The unique character of Thai Buddhism is clearest in its rites and celebrations. But there are manifestations of diverse religious elements blended into Buddhist temple art as well. Everywhere you look there are pre-Buddhist hints and extraneous impositions. Sometimes temple art is the main thing that relates Buddhism to its setting and gives it residency. At the same time, often it is art that expands Buddhism’s scope.
Berm is a specialist. He is a temple artist. His main work is colorful temple frescoes. Most village temples have wall paintings. In fact, I don’t know of a Thai Buddhist temple that does not. Traditionally, the paintings are of legendary events in the life of the Lord Buddha. Often there are other sets which portray village history or customs. In the village of Ta Pong, San Pa Tong District, the vihara is adorned with a set of paintings that I think Berm did that show the founding of the village, evolution of the temple and various festivals. Old paintings in a temple in Nan are the most famous thing about the town.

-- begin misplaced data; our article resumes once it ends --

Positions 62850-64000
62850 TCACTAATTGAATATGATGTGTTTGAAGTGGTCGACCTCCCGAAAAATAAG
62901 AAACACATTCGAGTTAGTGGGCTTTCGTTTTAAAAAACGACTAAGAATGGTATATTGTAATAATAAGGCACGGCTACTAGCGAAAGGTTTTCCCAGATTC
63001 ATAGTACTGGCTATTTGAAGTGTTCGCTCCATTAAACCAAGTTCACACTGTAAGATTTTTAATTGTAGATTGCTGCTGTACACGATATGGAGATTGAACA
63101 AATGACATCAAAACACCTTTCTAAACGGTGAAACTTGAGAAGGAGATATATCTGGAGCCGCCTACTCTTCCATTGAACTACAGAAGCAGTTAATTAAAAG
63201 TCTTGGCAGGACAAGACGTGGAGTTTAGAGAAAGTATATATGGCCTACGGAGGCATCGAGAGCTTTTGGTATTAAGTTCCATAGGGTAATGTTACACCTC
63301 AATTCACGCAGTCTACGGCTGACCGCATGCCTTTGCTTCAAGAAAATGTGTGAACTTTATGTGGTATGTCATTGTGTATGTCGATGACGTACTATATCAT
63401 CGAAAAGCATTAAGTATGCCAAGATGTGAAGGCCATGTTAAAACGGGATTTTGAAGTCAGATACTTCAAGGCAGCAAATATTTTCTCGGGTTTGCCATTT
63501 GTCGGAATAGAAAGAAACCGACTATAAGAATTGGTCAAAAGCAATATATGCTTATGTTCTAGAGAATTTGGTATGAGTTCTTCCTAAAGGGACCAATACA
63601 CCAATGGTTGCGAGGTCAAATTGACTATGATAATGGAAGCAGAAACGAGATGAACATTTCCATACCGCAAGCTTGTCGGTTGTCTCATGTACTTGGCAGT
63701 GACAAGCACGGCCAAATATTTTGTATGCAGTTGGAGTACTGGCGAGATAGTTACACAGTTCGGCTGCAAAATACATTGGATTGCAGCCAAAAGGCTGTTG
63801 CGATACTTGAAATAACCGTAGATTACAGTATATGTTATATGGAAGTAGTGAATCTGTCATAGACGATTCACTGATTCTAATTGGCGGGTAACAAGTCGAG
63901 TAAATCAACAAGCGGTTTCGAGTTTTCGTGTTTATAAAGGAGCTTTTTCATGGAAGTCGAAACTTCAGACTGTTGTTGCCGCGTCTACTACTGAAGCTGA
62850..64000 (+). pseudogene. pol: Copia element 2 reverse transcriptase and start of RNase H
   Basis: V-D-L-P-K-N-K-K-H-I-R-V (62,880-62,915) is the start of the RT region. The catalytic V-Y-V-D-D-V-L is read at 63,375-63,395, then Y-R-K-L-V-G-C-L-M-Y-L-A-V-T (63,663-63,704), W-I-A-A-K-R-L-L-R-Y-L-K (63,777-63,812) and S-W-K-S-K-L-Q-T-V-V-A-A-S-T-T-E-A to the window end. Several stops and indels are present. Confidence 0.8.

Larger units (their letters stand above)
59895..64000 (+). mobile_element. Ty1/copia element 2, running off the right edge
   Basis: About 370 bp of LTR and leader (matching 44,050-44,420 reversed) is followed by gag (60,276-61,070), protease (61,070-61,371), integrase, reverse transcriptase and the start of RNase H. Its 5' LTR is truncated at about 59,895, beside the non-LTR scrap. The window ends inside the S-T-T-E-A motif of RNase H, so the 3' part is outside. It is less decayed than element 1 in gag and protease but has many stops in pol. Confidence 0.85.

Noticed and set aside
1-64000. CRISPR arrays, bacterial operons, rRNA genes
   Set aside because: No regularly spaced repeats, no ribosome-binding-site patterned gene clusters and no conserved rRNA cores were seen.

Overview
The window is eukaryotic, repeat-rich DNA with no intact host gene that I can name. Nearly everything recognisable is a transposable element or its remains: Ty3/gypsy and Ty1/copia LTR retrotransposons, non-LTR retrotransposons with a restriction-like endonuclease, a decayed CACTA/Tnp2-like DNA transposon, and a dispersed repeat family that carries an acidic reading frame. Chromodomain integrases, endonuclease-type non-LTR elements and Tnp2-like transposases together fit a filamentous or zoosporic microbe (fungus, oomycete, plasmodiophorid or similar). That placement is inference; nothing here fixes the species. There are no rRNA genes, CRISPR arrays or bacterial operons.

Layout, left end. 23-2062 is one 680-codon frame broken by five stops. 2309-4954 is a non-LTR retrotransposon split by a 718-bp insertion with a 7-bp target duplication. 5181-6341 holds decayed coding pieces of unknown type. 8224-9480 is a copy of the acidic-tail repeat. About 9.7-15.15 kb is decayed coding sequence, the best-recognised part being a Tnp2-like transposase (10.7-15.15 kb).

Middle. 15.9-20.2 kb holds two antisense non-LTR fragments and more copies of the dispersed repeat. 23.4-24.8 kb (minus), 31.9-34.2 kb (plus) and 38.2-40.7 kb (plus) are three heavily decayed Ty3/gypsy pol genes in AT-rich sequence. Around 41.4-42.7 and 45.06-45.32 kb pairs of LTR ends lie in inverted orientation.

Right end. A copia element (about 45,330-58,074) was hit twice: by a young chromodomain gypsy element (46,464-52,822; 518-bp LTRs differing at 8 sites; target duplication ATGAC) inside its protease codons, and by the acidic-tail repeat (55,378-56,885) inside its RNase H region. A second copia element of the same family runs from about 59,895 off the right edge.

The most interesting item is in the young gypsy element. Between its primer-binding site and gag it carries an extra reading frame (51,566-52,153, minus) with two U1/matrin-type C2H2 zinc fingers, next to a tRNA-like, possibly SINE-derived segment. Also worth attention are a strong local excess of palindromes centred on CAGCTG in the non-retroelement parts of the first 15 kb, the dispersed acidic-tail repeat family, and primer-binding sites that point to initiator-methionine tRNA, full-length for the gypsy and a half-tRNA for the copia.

This year Berm has been commissioned to produce a set of temple doors and window shutters for a temple in Chachoengsao, east of Bangkok. The panels are solid teak and are about a meter by two meters by an inch and a half thick. The doors are much larger. The work involves finding wood to meet these specifications, which is extremely difficult, and then cutting the panels. They must be sanded to a velvety finish and then carefully covered with 7 to 10 coats of black lacquer. Each coat is allowed to dry and kept free of dust. The final coats are polished to a patent-leather luster.
Then the delicate work begins. Every panel is unique. The shutters and doors come in pairs. Each pair is a work of art. The temple in Chachoengsao chose pictures of divinities for their windows. The artist copied the pictures from the restoration project of Wat Ram Poeng (Tapotaram) at the foot of Doi Sutape in Chiang Mai. Using a picture book for reference, Berm produced full size drawings on paper – in the same way stained glass window makers work from what they call a “cartoon”. The cartoon was painted on the lacquer panels by hand and then gold foil was applied. The process gives new meaning to the word “tedious” but the results are spectacular.
In the pictures accompanying this account we see the cartoon of พระพาย the god of storms and the finished panel ofพระพิรุณ the god of rain. The pairs of window panels Berm has finished include the following:
พระวันทร์ the god of those born on Monday, holding a lotus in full bloom, astride (standing on) a horse